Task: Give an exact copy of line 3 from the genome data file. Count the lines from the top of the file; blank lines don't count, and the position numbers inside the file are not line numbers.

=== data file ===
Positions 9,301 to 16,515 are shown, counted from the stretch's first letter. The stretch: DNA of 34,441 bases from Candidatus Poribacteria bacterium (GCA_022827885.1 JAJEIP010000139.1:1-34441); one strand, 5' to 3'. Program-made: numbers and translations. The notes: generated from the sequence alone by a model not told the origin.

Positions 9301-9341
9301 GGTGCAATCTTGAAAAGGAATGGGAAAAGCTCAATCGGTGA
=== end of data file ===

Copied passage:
9301 GGTGCAATCTTGAAAAGGAATGGGAAAAGCTCAATCGGTGA